A Delhi Blinder

Strange times these – somewhere in Mayheya Pradesh on a tiger safari, I developed an irritation in my left eye, nothing serious or so I […]

Strange times these – somewhere in Mayheya Pradesh on a tiger safari, I developed an irritation in my left eye, nothing serious or so I thought. Some minor headaches, redness and it kind of died down after a few days. Then in Agra (Taj Mahal) it popped up again – figured I’d get it checked out in Delhi perhaps, not many other options I was in the mind to explore.

3 or 4 days later we reached Delhi, excited to be in a big city for the first time in almost 2 months, we checked into a nicer hotel intent on re-stocking supplies and reacquainting ourselves with some creature comforts. Second day in though and my eye starts going nuts; full-on migraines whenever I am exposed to the sun or bright lights and the redness spread to my right eye as well. Tricky situation really – an acute light sensitivity is no way to operate in a strange city and I was forced to confine myself to the recesses of a dark Delhi hotel room – windows covered, lights off.

After a day of no improvement, we tracked down an ophthalmologist at the Apollo Hospital in Delhi. Just getting there, a 40 minute rickshaw ride through hectic traffic with me mostly blind; head wrapped up in protective sunglasses and a scarf was an interesting adventure in itself. But thankfully the trepidation I had about dealing with hospitals in India was quickly balanced out by a professional, cheap, but confusingly efficient process. In a country of more than a billion people, I guess you should expect hospitals to operate on overdrive. Mild Conjunctivitis was the quick diagnosis though – a bagful of drugs was subscribed and I was away.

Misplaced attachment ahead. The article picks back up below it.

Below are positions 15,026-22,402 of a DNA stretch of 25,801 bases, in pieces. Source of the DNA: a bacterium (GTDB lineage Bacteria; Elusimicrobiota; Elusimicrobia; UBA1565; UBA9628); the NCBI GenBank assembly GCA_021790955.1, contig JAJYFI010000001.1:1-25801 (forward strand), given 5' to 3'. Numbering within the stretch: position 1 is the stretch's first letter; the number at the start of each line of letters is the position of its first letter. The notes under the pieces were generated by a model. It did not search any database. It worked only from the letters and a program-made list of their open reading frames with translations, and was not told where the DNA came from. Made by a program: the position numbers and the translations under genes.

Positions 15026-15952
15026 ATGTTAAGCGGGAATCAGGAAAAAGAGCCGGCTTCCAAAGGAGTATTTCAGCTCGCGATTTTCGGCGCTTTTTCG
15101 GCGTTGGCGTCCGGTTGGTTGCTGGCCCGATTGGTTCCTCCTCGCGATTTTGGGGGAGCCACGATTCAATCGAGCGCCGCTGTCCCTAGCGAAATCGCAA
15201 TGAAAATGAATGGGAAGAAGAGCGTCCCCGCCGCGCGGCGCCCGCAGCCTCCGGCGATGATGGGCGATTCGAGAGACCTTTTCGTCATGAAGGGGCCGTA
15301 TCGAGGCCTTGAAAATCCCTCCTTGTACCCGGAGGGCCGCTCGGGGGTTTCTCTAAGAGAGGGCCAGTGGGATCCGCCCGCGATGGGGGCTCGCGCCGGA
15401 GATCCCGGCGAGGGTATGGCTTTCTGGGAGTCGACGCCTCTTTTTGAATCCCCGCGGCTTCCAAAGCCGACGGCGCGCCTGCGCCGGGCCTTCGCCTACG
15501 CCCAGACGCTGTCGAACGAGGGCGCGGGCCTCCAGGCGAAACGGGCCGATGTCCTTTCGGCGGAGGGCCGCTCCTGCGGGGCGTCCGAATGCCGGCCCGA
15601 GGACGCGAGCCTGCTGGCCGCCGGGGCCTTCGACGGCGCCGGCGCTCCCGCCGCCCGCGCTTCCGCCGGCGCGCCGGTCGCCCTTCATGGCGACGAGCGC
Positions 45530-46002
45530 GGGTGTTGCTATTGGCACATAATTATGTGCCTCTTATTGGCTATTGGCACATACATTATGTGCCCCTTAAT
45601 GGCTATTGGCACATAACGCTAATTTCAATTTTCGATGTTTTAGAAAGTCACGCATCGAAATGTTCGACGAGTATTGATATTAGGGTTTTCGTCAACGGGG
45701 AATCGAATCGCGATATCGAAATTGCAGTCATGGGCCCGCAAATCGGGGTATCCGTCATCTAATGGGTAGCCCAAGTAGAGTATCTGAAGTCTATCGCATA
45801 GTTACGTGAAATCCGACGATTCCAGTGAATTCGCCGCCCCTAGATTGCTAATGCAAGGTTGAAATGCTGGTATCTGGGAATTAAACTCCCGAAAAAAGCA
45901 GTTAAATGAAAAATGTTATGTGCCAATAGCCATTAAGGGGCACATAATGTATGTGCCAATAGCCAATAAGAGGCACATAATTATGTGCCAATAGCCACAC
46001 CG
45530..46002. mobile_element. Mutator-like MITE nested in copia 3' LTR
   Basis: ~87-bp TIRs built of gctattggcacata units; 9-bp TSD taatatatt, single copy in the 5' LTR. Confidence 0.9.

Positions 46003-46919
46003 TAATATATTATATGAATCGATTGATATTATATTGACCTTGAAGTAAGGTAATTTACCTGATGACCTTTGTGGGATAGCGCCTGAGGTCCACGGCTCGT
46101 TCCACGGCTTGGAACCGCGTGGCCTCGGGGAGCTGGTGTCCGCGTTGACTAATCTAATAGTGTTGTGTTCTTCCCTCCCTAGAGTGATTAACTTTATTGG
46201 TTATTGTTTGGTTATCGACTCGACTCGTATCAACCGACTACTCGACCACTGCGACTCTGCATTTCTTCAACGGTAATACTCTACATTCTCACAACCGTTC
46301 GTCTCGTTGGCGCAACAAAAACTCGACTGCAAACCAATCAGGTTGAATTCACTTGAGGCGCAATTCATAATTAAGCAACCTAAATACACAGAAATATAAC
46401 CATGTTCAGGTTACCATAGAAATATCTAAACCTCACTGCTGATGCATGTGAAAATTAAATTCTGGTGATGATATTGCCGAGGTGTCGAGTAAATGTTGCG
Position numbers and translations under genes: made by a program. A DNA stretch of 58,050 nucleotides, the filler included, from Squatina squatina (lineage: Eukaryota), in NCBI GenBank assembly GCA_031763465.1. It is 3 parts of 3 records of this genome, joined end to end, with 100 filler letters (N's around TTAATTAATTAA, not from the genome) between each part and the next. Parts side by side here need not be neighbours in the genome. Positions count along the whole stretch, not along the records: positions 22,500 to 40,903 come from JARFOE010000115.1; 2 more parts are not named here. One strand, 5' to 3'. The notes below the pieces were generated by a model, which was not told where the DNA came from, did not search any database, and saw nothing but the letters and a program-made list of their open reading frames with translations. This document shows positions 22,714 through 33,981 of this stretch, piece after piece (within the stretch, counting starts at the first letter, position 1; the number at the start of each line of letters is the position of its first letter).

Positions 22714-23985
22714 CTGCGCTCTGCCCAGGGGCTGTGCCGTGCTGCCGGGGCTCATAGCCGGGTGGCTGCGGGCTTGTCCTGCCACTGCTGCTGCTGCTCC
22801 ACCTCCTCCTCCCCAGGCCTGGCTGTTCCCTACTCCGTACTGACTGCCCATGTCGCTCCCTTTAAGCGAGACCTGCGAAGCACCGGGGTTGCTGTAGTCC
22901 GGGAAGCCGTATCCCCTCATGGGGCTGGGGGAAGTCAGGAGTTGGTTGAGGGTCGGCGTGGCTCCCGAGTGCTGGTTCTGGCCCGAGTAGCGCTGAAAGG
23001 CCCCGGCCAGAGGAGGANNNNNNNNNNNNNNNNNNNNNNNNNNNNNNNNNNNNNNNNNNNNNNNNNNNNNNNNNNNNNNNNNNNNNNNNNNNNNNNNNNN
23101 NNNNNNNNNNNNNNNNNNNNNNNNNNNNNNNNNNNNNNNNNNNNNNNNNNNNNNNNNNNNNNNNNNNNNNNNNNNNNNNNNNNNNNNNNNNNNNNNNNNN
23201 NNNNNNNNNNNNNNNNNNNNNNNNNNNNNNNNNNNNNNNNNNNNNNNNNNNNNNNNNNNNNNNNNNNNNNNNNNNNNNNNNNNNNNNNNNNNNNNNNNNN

Throwing a pharmacy at it, Indian style!

A day later though and nothing had changed, the doc told me otherwise, so I waited it out – hiding in my dark hotel room; saved from craziness by the strange comfort of being able to listen to the test cricket back in Australia live on TV (it still hurt to watch). Megumi had to sate her tourist limbo with some free range roaming of the coffee shops around Pharganj and occasionally fetching me some food. 2 more days & things had actually somehow gotten worse, pressure was building up now so back to hospital we went. A new Doc, lots more tests and a different diagnosis. This time it was Uveitis – a lot more serious apparently as it required twice the handful of drugs. Thankfully this time though the drugs took affect immediately and by the next day I could interact with the world again (sunglasses firmly in place of course) and start catching up on our Delhi explorations – albeit with cloudy vision from the drugs and sporting one freaky engorged, dilated pupil.

Since then I have been enjoying a different kind of India and terrorising the locals with my wild, deranged, pupil look. Most people don’t really notice what it is about me – but the beggars, touts & sadhu’s are now all keeping their distance. On closer study no-one wants to deal with the ‘half deranged, high foreign guy’, whose left eye is slightly crazier than theirs and can’t seem to focus.

The infection, you see is a bit of a mystery. They are not sure how you get it and no-one seems to know how long it lasts – 8-10 weeks, 1 year? Google for once has been unable to provide any real clarity in the form of self diagnosis? All I do know is that I need to keep taking these steroid eye drops 6 times a day and if I stop it will likely reappear. For the moment though, I am quite enjoying it. Having a little more personal space in India is quite the luxury and combined with an enforced, extended break from using the computer (sorry all), there is actually some upside, truth be told. Perhaps there is a divine purpose here after all….. 😉